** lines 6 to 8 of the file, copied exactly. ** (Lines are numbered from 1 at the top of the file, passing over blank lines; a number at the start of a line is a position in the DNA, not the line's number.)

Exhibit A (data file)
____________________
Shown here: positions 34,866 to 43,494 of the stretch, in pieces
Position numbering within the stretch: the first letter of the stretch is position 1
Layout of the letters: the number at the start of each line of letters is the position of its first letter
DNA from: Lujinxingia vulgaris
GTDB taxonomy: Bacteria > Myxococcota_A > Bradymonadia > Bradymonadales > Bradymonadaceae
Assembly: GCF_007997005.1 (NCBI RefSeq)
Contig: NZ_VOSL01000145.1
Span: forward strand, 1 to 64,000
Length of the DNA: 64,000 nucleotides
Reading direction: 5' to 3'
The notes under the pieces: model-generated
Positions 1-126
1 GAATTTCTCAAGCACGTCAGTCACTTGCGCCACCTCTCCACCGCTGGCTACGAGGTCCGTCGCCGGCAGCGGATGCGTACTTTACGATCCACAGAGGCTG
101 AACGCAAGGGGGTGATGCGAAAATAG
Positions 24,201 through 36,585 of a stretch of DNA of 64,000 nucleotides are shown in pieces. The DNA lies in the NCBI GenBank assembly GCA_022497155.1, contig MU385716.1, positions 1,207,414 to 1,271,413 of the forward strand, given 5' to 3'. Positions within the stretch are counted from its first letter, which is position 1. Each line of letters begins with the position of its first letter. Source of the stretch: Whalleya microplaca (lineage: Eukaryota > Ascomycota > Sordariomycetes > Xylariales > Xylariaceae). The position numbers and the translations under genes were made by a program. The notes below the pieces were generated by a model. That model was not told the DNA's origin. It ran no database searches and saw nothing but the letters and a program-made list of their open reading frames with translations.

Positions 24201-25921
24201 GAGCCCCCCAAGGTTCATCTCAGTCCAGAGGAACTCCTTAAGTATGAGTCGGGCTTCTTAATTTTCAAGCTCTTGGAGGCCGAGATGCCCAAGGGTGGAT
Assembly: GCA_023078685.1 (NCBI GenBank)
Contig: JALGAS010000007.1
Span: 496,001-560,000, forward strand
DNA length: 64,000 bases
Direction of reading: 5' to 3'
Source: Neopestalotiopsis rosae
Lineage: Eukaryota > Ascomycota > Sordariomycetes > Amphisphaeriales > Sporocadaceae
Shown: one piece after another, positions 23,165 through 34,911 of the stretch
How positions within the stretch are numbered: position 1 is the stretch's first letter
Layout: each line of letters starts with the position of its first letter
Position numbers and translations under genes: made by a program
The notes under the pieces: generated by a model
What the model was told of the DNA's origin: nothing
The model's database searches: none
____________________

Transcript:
Assembly: GCF_007997005.1 (NCBI RefSeq)
Contig: NZ_VOSL01000145.1
Span: forward strand, 1 to 64,000